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Shuttle commander's wife pens book


January 16, 2004 -- One year ago today, at 10:39am ET, Space Shuttle Columbia launched from NASA's Kennedy Space Center on mission STS-107. Rocketing into the cloud-washed blue sky, the orbiter and her crew, lead by commander Rick Husband, would not survive the journey.

Evelyn Husband remembers it all as if it were yesterday.

In her new book, High Calling: The Courageous Life and Faith of Space Shuttle Columbia Commander Rick Husband, Evelyn recounts the day she lost her husband and the nation lost seven heroes...

Listen to Evelyn read this excerpt (1.98mb mp3)

The reality of what was happening was setting in at Mission Control, but at Kennedy Space Center, as we anticipated the landing, I had no idea what was going on.

In Amarillo, my parents were quiet as they watched the images on their TV screen. Several bright streaks filled the sky, and when Daddy saw them, his heart sank. CNN was broadcasting that contact had been lost with the shuttle. He turned off the TV.

"Something was wrong with the camera," Mother said, desperately wanting to believe that what they were seeing was a technical error. "The camera was out of focus."

Daddy felt nauseous. "It's not the camera, Jean," he said. "Something's terribly wrong."

Within moments, the doorbell rang. Mother answered it.

"I'm so sorry, Jean," a friend said, grabbing Mother's hand. It was then that Mother knew the camera wasn't out of focus.


When the shuttle was eleven minutes from landing, Matthew, Laura, and I stood for a picture in front of the huge landing clock at Kennedy Space Center, and our faces revealed how excited we were. As far as we knew, Rick was just minutes away. I wasn't aware at the time but found out later that some of the other crew spouses had started listening to communication between Mission Control and the shuttle and knew something was wrong. Steve Lindsey realized it when he heard the dialogue at Mission Control and the attempts to repeatedly contact Rick.

"About the third time I heard them call, the hair started standing up on the back of my neck," Steve says. "It's common to lose transmission for ten seconds or twenty seconds, but not a long time. It was a terrible, sickening feeling."

Although Steve had just told me minutes earlier which direction I should be looking for the shuttle, I had forgotten. When the shuttle was still about a minute out, I asked again: "I'm sorry, Steve. Which direction did you say I should be looking?"

He was listening to Mission Control and held up his finger as if to say, "Wait a minute." Then I saw the color drain out of his face. He couldn't answer.

I saw movement in the corner of my eye and slowly looked to my left. NASA executives and personnel were pouring out of their bleacher seats with cell phones to their ears. My stomach dropped. I could feel my heart beating, but my body was numb. Something was wrong. Oh, God, what's happening?

From that moment on, everything moved in slow motion, even my brain. I couldn't think straight. I looked for Laura and Matthew and saw they were still playing with the other crew children. I looked to my right and saw Keith standing beside Jane. His face was ashen. He had been listening to the communication between Mission Control and the shuttle and had already suspected that something terrible had happened. I moved toward him, but it was difficult to lift my legs; my body wasn't working.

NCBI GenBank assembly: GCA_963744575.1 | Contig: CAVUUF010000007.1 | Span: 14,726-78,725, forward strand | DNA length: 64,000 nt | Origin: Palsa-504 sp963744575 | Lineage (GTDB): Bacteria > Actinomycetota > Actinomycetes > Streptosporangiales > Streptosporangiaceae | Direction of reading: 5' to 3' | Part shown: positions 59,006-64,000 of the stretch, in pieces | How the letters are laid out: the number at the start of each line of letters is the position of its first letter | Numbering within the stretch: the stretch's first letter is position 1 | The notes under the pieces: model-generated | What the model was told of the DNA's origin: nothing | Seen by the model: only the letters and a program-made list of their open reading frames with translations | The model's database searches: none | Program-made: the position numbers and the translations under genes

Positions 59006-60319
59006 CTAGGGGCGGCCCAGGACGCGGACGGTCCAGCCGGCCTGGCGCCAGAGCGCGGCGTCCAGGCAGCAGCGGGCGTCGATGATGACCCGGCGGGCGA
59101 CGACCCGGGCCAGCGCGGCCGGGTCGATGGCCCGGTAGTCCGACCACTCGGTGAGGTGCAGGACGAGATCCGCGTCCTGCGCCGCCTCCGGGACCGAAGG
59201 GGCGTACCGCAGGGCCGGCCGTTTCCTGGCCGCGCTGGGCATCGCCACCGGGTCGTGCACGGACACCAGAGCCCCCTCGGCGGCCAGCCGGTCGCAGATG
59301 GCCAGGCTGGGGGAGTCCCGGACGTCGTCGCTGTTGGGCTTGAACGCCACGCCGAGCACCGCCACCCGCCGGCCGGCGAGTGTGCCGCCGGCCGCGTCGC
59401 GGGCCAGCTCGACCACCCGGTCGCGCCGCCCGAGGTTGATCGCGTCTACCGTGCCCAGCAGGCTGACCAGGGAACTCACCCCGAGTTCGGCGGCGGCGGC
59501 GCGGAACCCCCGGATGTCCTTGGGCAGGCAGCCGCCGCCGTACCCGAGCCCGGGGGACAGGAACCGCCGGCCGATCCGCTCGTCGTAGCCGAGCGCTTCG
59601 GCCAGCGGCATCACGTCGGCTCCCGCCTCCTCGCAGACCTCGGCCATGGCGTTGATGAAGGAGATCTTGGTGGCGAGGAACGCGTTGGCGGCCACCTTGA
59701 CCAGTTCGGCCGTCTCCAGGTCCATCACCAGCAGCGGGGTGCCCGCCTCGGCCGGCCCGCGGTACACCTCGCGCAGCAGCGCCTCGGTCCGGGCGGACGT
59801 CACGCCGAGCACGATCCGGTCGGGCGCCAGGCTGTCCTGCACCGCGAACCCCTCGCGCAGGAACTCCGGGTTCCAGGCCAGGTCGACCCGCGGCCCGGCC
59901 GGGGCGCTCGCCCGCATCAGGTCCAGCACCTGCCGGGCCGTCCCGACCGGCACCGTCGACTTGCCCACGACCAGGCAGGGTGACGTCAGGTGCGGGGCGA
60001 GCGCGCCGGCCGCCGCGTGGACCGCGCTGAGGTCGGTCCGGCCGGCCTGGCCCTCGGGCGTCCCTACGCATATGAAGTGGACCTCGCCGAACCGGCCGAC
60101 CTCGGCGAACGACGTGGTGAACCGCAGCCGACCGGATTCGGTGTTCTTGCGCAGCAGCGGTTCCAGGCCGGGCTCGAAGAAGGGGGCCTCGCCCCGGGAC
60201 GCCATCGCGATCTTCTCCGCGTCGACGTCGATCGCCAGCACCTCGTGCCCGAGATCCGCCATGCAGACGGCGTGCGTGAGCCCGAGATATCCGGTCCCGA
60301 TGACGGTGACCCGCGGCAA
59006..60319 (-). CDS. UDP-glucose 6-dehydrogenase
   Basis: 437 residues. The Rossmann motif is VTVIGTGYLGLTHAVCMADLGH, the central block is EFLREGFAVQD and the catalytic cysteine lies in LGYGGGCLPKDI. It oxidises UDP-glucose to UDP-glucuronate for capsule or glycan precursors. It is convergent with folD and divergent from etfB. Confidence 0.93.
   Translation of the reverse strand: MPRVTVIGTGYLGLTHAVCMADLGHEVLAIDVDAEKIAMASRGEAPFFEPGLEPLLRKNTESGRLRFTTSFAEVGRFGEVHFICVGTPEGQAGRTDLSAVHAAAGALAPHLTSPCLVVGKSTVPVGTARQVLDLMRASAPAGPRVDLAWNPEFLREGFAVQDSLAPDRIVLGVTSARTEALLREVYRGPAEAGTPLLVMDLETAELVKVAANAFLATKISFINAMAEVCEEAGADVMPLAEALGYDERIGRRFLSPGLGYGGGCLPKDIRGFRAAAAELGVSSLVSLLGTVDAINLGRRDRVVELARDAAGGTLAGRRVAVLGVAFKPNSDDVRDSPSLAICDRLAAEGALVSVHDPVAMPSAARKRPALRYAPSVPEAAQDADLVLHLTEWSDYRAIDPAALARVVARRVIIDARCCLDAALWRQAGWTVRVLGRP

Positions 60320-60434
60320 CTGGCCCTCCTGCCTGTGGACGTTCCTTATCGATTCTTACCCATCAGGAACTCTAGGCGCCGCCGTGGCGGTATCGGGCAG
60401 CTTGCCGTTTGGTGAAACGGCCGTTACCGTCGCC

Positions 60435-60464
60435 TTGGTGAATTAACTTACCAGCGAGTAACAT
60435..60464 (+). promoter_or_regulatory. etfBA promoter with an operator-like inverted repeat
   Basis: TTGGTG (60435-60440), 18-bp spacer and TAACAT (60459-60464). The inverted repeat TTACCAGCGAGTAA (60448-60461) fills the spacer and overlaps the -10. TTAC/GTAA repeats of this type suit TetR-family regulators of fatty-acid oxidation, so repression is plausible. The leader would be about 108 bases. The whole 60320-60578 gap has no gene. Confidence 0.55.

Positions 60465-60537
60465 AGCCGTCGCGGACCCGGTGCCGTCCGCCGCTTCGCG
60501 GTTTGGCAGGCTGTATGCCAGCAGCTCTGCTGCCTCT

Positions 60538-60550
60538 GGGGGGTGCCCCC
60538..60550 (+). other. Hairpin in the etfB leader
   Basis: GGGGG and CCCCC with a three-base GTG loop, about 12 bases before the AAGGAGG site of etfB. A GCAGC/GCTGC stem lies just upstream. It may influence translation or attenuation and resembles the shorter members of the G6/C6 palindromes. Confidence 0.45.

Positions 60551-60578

"Keith, I think something's wrong," I whispered.

"I think there is too," he said.

I tried to process what was taking place. There was no way this was happening. This was Rick's dream. It couldn't be ending. Not today. Not like this.


Excerpted by permission of Thomas Nelson, Inc. from "High Calling: The Courageous Life and Faith of Space Shuttle Columbia Commander Rick Husband." Copyright 2003 by Evelyn Husband. All rights reserved.

But that is not the end of the story, nor is it the beginning.

High Calling follows Rick's journey from his decision to be an astronaut at age four to his rejection when he applied to NASA as an adult. After three failed attempts, he was accepted on his fourth interview.

Evelyn also writes of herself, who, with the entire nation watching, inspired others to find hope, even in the most painful of times.

"In the past year, I have screamed and yelled and cried at God, and He has still been there for me and my children providing hope and comfort," said Evelyn who wants people to know they can have joy and peace in the midst of extreme anguish.

"I have also written this book as a tribute to Rick who demonstrated that it is possible to reach your dreams without sacrificing the things that are really important -- faith, family, and integrity."

High Calling  includes diary entries from Rick Husband; personal stories from his family, fellow astronauts, and long-time friends; and "inner circle" accounts of the days immediately following the Columbia tragedy.

Published by Thomas Nelson Publishers, High Calling is co-written by Donna VanLiere. Available now in hardcover and as an audio book read by Evelyn Husband.

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